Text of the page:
Michael MacKay, Radio Lemberg, 31.01.2018
The Canada-Ukraine Free Trade Agreement (CUFTA) is aimed at eliminating trade barriers, such as tariffs, and creating opportunities for doing business and boosting investment in both countries. After many years of negotiations, CUFTA was fully implemented on 1 August 2017. From then on, it was time for promises to be kept. Less than five months later one big project has been implemented in Ukraine and an even bigger one has been announced. Doing business in Ukraine, Canadian businesses have opened a solar power plant and have plans to open an iron ore mine and processing facility. Free trade is starting to reap rewards for Canadian and Ukrainians.
The first investment from the Canadian side under the Canada-Ukraine Free Trade Agreement (CUFTA) was in a solar power project. TIU Canada has opened a 10.7 megawatts solar power plant in Nikopol, in the Dnipro region of Ukraine. The company installed 32,304 solar panels over 15 hectares of ground, in a project that took four months to complete. The anticipated cost of the project is $13 million. Free flow of electricity started right away, even though the solar power plant started operating on January 26 in the depths of the Ukrainian winter.
Canadian investment in Nikopol, a city of 120 thousand people on the banks of the Dnipro River, was the first foreign investment in that city in 50 years.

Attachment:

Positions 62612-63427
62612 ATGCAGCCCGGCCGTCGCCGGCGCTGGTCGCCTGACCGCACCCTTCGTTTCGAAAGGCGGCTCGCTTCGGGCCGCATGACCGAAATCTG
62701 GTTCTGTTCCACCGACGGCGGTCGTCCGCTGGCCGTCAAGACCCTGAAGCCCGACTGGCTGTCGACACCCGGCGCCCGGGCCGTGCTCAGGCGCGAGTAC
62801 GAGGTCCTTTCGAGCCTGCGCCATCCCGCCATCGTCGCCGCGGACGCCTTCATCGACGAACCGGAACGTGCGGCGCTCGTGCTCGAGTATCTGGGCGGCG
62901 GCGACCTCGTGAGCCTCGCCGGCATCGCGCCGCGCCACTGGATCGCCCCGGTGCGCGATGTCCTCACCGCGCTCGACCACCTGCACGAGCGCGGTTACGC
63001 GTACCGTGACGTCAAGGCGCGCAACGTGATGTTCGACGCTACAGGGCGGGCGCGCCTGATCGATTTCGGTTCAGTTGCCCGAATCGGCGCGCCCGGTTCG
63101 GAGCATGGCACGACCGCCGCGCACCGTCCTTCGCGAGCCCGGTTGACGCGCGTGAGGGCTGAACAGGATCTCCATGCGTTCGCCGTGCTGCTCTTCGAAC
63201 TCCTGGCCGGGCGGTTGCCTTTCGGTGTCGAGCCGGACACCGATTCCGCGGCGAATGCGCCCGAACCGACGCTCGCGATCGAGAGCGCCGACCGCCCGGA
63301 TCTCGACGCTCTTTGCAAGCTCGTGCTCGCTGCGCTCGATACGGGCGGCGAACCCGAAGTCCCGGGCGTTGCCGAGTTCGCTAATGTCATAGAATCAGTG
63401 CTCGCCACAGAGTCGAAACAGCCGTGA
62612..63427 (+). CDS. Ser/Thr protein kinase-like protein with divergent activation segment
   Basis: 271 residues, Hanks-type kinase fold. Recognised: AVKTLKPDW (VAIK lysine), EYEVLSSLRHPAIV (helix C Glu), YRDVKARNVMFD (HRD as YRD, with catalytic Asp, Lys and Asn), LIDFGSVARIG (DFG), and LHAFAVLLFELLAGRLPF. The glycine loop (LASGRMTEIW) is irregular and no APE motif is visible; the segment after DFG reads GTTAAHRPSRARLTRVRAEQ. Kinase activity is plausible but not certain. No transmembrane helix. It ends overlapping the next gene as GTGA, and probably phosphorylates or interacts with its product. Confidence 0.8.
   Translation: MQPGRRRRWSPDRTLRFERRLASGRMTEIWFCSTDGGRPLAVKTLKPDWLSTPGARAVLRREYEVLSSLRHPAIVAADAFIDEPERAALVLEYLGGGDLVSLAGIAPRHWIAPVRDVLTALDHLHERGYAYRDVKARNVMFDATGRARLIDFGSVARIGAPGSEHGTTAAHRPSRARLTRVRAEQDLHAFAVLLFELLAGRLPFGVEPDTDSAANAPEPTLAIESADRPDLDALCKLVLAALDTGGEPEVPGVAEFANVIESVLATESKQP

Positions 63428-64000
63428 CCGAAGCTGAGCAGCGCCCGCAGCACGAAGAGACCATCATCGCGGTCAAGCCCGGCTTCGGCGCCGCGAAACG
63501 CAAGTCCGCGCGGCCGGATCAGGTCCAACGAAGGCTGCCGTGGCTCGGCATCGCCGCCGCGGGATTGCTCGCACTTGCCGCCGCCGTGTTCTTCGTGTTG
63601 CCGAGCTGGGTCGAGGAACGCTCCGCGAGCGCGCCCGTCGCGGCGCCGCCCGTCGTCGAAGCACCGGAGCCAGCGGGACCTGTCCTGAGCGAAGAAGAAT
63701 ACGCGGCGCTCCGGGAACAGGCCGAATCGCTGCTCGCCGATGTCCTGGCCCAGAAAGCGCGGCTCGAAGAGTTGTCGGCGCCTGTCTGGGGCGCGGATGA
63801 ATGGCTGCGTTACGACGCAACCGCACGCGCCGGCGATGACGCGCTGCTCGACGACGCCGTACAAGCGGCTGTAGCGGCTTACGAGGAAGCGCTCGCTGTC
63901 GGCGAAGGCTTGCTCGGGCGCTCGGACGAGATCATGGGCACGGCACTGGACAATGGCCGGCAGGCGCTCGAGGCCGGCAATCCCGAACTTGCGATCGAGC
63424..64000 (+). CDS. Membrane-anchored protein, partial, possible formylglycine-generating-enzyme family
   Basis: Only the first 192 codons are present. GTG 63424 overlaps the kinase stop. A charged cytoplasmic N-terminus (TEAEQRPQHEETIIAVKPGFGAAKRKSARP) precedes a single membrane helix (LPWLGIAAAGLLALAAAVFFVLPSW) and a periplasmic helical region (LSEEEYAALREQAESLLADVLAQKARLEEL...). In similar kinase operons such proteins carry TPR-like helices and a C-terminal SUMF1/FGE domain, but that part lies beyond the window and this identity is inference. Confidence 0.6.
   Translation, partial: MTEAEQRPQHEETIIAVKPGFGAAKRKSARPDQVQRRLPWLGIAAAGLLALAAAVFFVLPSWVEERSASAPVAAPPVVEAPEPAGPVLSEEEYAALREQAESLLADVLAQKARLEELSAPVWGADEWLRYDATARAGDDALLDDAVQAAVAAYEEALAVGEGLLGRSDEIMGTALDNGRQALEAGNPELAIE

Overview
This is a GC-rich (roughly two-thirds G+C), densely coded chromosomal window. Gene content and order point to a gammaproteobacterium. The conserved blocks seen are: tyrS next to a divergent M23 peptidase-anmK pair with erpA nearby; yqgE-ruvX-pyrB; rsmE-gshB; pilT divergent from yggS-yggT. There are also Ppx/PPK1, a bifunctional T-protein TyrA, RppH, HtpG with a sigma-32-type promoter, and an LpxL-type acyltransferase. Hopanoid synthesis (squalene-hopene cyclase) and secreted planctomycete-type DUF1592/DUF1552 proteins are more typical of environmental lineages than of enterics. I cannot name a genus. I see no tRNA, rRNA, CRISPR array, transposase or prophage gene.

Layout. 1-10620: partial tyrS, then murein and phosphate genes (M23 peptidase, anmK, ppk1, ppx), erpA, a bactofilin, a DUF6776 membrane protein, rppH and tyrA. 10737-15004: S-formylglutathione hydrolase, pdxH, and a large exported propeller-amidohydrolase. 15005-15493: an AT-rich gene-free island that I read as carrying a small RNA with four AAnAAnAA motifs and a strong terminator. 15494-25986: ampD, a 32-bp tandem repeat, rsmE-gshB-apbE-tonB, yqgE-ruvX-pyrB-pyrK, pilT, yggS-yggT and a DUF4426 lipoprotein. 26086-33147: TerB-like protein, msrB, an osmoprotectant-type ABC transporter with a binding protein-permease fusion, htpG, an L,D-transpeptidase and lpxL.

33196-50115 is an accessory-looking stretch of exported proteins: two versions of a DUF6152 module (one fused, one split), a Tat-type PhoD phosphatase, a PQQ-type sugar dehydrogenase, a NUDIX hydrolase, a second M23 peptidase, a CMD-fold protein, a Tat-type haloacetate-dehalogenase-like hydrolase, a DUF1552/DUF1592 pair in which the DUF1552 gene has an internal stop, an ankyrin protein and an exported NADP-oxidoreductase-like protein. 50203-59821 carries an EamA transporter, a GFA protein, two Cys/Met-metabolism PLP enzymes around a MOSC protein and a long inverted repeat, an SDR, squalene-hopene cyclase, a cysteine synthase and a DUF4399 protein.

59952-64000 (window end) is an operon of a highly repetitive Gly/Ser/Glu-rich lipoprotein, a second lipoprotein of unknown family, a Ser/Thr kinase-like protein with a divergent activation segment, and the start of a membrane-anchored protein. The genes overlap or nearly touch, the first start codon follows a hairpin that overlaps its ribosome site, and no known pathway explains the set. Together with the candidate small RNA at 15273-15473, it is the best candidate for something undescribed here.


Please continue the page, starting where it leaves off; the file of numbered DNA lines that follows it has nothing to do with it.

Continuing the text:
Ukraine has top tier conditions for solar power generation in the world. Ukraine is where the best return on investment is therefore achievable. Ukraine has the technical expertise and skilled workers needed for a collaborative, international, and specialized venture of this kind. Coming in on time and on budget, TIU Canada plans to advertise the success of its Nikopol solar power plant, to encourage other investors outside Ukraine and other partner businesses inside Ukraine. Michael Yurkovich, President of Refraction Asset Management which is the parent company for TIU Canada, announced a campaign to build as many as five more solar power plants in Ukraine in 2018, building on the success of the Nikopol experience.
A much larger investment by Canadians in Ukraine is in the offing, because of CUFTA. A Canadian mining company called Black Iron is ready to invest $1.1 billion in an iron ore mine and processing plant near Kryvih Rih in Dnipro region of Ukraine. This project would be the largest foreign investment in Ukraine in five years. The plan is to carry out the project with Ukrainian companies, under the guidance of Canadian specialists. The idea is to develop the iron ore “Shimanovsky” deposit according to the most up-to-date international standards, including environmental assessments, impact studies, and so on.
The iron ore mine and facilities would take up 112 hectares of ground near the village of Rudnikove. Some of the land is now owned by the Ministry of Defence of Ukraine. The Canadian company Black Rock proposes to acquire a similar area of land for the Ukrainian military, and bring that new base up to NATO standards.
Black Iron is staking everything on its Ukraine investment. It touts the benefits of developing a project of this magnitude in Ukraine to a global audience of investors: a large deposit of high-grade iron ore; a strategic location in central Ukraine close to customers; favourable economics, such as the tax rate; and excellent infrastructure, consisting of skilled labour, available power, rail connections, and a port.
Free trade makes a difference. Dropping tariffs to zero tips the balance. Global investors are choosing to work through Canadian companies to do business in Ukraine rather than putting their money in other markets that have tariff walls. The Canada-Ukraine Free Trade Agreement is no longer a document signed by politicians. CUFTA is a blueprint for business and investment, and it’s already being followed to build productive enterprises in Ukraine.